During the spring, stories about tax evasion prosecutions are in the news almost every day. A couple claims a home buyer or child care credit they aren’t entitled to receive… a business owner keeps two sets of books or someone simply stops filing returns; almost all criminal tax evasion cases relate to income tax, employment taxes or sales tax. Rarely do we read about tobacco tax evasion prosecutions.
Cross border cigarette smuggling is big business, however. Last year, Washington State is estimated to have lost $376,000,000 in tobacco tax fraud. That is enough to purchase 42 million packs of cigarettes there (and tens of millions more pack outside of Washington).
The tobacco tax in Washington is $3.02 per pack. Across the border in Oregon it’s just $1.31 and in Idaho, it is even less, just 57 cents. That makes cigarettes are twice as expensive in Washington than in neighboring Idaho.
If you think that disparity is bad, cigarette tax in New York City is authorized at $5.85 per pack while just a few hours south in Virginia the tax is just 30 cents. (Sales and state taxes make a pack of cigarettes 8 bucks more in NYC than in Virginia.)
Traditional tobacco tax evasion involves driving across the border and filling a van full of cigarettes. Those are then retailed by the carton or the pack at small convenience stores. More sophisticated crooks forge the state tax stamp often found on the bottom of cigarette packs. State revenue agents have the ability to trace tax stamp numbers but the average citizen just sees an ordinary tax stamp (assuming anyone even looks).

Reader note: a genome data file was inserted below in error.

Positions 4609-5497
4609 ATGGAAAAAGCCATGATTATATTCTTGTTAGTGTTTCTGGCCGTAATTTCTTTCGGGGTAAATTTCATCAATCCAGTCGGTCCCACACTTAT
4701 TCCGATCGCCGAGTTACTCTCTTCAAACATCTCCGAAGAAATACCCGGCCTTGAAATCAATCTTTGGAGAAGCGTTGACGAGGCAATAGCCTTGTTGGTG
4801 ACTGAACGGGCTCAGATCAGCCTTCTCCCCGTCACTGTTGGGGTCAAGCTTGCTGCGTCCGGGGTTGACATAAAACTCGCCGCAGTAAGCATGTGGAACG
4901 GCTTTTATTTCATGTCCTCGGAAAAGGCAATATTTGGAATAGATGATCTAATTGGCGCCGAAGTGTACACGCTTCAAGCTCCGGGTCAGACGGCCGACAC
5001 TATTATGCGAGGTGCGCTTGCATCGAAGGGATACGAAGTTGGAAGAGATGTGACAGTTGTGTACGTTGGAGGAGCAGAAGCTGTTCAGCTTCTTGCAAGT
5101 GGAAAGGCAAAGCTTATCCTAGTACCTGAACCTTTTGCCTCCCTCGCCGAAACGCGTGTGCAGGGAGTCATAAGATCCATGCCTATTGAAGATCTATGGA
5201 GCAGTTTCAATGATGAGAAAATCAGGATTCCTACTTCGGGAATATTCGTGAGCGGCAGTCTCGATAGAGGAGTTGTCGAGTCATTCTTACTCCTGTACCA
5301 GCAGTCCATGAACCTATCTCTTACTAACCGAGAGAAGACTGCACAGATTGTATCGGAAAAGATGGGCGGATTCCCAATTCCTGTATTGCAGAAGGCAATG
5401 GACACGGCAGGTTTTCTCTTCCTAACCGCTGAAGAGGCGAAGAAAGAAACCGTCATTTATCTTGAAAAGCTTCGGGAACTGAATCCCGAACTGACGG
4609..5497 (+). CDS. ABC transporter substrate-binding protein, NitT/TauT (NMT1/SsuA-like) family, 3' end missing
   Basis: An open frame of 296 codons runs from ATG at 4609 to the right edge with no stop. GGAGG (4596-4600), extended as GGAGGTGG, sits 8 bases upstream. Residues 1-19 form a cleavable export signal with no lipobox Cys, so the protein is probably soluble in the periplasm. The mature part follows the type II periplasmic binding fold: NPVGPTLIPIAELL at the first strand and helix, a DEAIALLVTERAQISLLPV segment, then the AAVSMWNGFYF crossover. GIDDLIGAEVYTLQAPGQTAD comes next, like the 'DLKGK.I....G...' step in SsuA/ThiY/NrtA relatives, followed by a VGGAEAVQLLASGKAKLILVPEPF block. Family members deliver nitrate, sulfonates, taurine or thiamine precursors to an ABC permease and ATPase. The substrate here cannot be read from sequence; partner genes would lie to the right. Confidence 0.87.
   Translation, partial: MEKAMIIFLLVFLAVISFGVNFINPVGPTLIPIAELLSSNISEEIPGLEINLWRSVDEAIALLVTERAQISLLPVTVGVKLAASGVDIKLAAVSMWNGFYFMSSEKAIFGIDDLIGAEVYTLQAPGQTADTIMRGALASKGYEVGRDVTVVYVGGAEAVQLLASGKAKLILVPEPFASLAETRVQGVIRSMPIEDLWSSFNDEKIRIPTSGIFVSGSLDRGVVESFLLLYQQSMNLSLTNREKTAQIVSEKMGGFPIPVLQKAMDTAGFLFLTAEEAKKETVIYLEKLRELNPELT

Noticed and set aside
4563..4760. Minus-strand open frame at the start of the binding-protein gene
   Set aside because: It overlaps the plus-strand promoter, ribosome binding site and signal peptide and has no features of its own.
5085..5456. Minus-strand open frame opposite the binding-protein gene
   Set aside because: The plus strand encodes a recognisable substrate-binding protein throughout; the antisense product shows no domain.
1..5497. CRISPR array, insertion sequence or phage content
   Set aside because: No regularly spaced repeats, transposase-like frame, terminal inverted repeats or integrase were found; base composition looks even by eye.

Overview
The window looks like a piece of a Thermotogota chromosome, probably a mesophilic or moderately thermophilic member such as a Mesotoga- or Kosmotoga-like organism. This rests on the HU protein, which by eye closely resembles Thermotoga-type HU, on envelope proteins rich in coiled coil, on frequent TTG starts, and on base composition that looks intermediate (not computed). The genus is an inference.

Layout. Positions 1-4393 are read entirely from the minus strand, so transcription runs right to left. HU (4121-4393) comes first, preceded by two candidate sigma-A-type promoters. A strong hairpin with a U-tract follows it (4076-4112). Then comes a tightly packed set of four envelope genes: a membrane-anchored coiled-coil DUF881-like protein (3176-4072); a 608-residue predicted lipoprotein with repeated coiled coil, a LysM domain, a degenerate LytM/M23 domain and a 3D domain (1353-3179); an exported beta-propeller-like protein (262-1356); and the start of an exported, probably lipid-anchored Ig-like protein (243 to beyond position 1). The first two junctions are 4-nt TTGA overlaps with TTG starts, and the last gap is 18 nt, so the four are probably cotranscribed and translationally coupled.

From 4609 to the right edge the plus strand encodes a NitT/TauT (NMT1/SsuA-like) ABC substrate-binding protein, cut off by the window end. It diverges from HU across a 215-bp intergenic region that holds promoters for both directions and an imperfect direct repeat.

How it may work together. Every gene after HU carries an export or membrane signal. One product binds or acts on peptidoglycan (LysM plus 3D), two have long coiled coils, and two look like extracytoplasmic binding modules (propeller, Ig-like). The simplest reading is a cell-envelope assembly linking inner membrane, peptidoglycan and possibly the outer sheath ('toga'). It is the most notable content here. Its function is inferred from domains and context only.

Prosecutions do happen, however. We were surprised this week when we read a press release from Alabama Attorney General Luther Strange announcing that two men had been sentenced to jail for a sophisticated tobacco tax evasion scheme. That makes 3 prosecutions in little over a year there.
Last Friday, a Jefferson County (Alabama) Circuit Court judge sentenced two Birmingham men to 46 months in prison on charges of tobacco tax evasion and possession of forged instruments. The men, Farhad T. Jiwani and Allaudin Merchant, are are wholesalers meaning they distribute cigarettes to local retailers such s gas stations and markets.
The men received split sentences meaning they only must serve 6 months of their 46 month sentence. If they remain out of trouble, the pair can serve their remaining 5 years on probation. The men also repaid the state $1,437,812.98 as restitution.
In November of 2012, another wholesaler in Alabama was sent to prison for tobacco tax evasion; Shamim Ahmed Khan also received a 6 months jail, 5 years probation split sentence.
In announcing the sentencing, Attorney general Strange said, “Our prosecutions of these cases send a strong warning that tax evasion will not be tolerated. These matters are serious crimes and we are committed to work together to thoroughly investigate such matters and see that violators are punished appropriately for their crimes.”
As states increase so called “sin taxes” (alcohol and tobacco), more and more people are resorting to cross border smuggling to avoid the tax increase. Whereas most folks wouldn’t dream of sneaking a bale of marijuana across the border from Mexico, many people have no qualms driving a truck load of booze or cigarettes across state lines. In both cases, the conduct is a felony.
To help more whistleblowers come forward, Congress and many states passed generous False Claims Act (whistleblower award) laws that pay whistleblowers with inside information to step forward and report these illegal schemes. To see if you qualify for an award, contact attorney Brian Mahany at or by telephone at (414) 704-6731 (direct). All inquiries are kept in strict confidence and protected by the attorney-client privilege.
Need more information? See our always current cornerstone content on cigarette tax evasion and whistleblower awards.
(Photo courtesy of freedigitalphotos.net)